Evidence of cricket’s deepening and widening appeal is apparent in its growth in an increasing number of countries. The game’s ability to generate occasions of high drama and tension is being witnessed in diverse locations.
Last week, this was nowhere more apparent than in Nepal, a country not normally considered a cricket playing nation in many people’s minds.
Until the 1980s, the game was a niche activity, limited to Kathmandu. A major development program, introduced in the early 1990s, boosted playing participation and facilities. This led to the first appearance of a Nepal men’s team in an international tournament, the Asia Cricket Cup, in 1996. In the same year, Nepal became an Associate member of the International Cricket Council. Steady growth in performance was rewarded with ICC T20I status in 2014 and ODI status in 2018.
This was achieved in dramatic fashion, something that has become a hallmark of Nepal’s cricketing personality.
Nepal needed to win its final match in a World Cup qualifying tournament and then hope that the Netherlands beat Hong Kong, which they did. All of this was against a backdrop of Nepal’s cricket board having been suspended by the ICC in 2016 for a breach of ICC regulation Article 2.9, which prohibits government interference and requires free and fair elections. Conditional readmittance was granted by the ICC in October 2019.
After ODI status had been secured, Nepal’s captain at the time, Paras Khadka, referred to “years and years of toil, persistence, sacrifices, commitment and hard work.” He also referred to the need to stabilize domestic structures, if ambitions to reach an ODI World Cup and even Test playing status, were to be realized. In 10 years since 2008, Nepal has risen from being in Division 5 to being within touching distance of the big players.
One factor that is not missing domestically is the level of fan support. Nepal is recognized as being the most fervently supported ICC Associate member. This fervor has spilled over on occasions. In February 2010, when Nepal looked to be losing a Division 5 match against the US, the crowd threw objects onto the field, causing an hour’s delay. This led to a revised target, which helped Nepal, who edged into Division 4 on net run rate at the expense of Singapore, who appealed. A conditional ban was imposed, with the height of stadium walls ordered to be increased. In December 2011, a similar crowd disturbance occurred in a match with the UAE, leading to a ban on hosting ICC events in 2012.
There was no ban in 2013, when Nepal hosted the Asia Cricket Cup, reaching the final, only to be beaten by Afghanistan. Crowds of between 15,000 and 20,000 were reported to have attended group stage matches, rising to 25,000 for the semifinal and final, which was free of crowd disruption.
Hundreds of thousands watched the match live on television. The explanation for such support may lie in the composition of the team, which comprises indigenous players, who have progressed through the age group ranks. It may also lie in the absence of ticketing arrangements in the past.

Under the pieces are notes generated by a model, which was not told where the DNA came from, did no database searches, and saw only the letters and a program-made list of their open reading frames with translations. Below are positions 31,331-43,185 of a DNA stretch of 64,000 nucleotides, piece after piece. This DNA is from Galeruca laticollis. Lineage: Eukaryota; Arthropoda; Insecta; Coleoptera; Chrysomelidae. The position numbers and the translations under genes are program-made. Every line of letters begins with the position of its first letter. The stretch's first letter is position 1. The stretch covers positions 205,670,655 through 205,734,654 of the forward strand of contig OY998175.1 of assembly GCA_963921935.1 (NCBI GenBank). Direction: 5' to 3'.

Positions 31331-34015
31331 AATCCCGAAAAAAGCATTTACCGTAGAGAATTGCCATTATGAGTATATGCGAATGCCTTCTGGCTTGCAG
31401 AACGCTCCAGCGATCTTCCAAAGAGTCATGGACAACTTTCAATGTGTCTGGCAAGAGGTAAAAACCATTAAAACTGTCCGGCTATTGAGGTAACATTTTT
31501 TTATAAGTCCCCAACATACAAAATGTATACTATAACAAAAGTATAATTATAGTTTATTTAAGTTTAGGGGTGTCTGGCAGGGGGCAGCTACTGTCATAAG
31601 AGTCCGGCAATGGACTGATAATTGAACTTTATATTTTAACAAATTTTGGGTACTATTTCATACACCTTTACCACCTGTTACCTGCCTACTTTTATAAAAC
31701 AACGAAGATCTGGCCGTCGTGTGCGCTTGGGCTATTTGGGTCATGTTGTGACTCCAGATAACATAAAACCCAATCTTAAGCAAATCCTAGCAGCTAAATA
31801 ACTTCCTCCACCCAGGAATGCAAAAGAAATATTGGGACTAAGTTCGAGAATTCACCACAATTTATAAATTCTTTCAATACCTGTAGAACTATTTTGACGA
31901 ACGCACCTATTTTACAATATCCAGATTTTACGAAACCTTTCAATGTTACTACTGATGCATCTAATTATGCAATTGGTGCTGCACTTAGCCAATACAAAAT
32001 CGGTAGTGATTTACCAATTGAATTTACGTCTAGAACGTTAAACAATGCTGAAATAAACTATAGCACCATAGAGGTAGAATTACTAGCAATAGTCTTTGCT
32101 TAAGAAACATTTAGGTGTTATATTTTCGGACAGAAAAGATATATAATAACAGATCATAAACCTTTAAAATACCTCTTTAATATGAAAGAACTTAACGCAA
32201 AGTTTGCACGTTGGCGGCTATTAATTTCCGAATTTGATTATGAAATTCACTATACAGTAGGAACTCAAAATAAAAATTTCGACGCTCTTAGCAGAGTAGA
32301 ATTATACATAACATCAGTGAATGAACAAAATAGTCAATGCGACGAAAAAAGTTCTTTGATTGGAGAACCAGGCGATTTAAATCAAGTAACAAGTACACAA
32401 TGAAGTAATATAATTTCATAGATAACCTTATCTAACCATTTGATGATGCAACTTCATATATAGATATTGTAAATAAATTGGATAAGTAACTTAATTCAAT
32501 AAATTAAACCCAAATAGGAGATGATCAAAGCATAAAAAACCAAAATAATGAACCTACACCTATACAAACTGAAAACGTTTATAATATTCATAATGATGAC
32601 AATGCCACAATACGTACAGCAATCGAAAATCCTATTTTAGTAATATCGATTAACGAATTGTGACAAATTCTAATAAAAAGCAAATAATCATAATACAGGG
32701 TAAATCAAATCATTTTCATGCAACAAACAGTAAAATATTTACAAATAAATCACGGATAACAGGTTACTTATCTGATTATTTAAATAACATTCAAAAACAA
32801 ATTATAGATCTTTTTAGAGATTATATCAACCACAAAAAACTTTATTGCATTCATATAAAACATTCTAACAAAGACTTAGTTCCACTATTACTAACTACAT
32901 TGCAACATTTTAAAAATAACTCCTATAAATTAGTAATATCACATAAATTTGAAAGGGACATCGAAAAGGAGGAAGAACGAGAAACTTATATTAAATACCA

Although this was not the case for Nepal’s match against the UAE on March 16, 2023, it may as well have been, according to reports. The occasion was infused with expectation. It was the final match of 134 played in League 2 of the ICC 2023 ODI World Cup qualifying phase.
The outcome would finalize the third team which would progress to the next stage, one step away from playing in the World Cup in India in October and November. Scotland and Oman had finished first and second, with Namibia holding third place, one point ahead of Nepal.
In early February 2023, Nepal seemed to have little chance of making the third place, languishing in the second to bottom spot. The UAE were much better placed, but imploded in their last 10 matches, winning only three.
Surprisingly, their defeats included three by bottom team Papua New Guinea. Nepal, on the other hand, won 10 of its last 11 matches prior to the final match against the UAE, which was out of the running for third place.
Long queues formed several hours before the start of play. Later, people climbed the surrounding walls and trees, before the main gate and its defenders were breached. The Tribhuvan University Cricket Ground, Kirtipur, Kathmandu, is one of only two grounds to host international matches in Nepal. Its capacity is 18,000 but eyewitnesses suggest that more than 25,000 gained access to the ground. They were disappointed by the UAE’s progress, which saw a huge score of 310 being posted, including the fastest century by an ODI Associate cricketer.
In response to this mammoth target, Nepal lost three wickets cheaply, before rebuilding. A rain shower tightened the nerves of spectators, as Nepal was behind in the par score at that point. They became even more tense as they witnessed the UAE’s tactics to slow the game down.
Fears of disturbance rose. Some Nepalese players pleaded with supporters to stay calm. Then, at 5:37 p.m. local time, with 44 overs bowled, the umpires decided that it was too dark for play to continue. Nepal had scored 269 for six. According to the DLS system used to calculate interruptions to play, Nepal’s target at that point was 260. Another victory had been achieved in dramatic circumstances, against old foes, who were mightily displeased.
The UAE will now join a playoff competition in Namibia between March 26 and April 5. This comprises the bottom four teams in League 2, plus Canada and Jersey, who won feeder Challenger leagues.
ODI status is at stake for the UAE, since the two highest placed teams out of the UAE, Namibia, Canada and Jersey will secure ODI status for the 2023-2027 World Cup cycle. The UAE’s leading players participated in the DP World ILT20 League in January and February.
Since then, the team’s performance has stalled badly, whereas Nepal’s star has risen.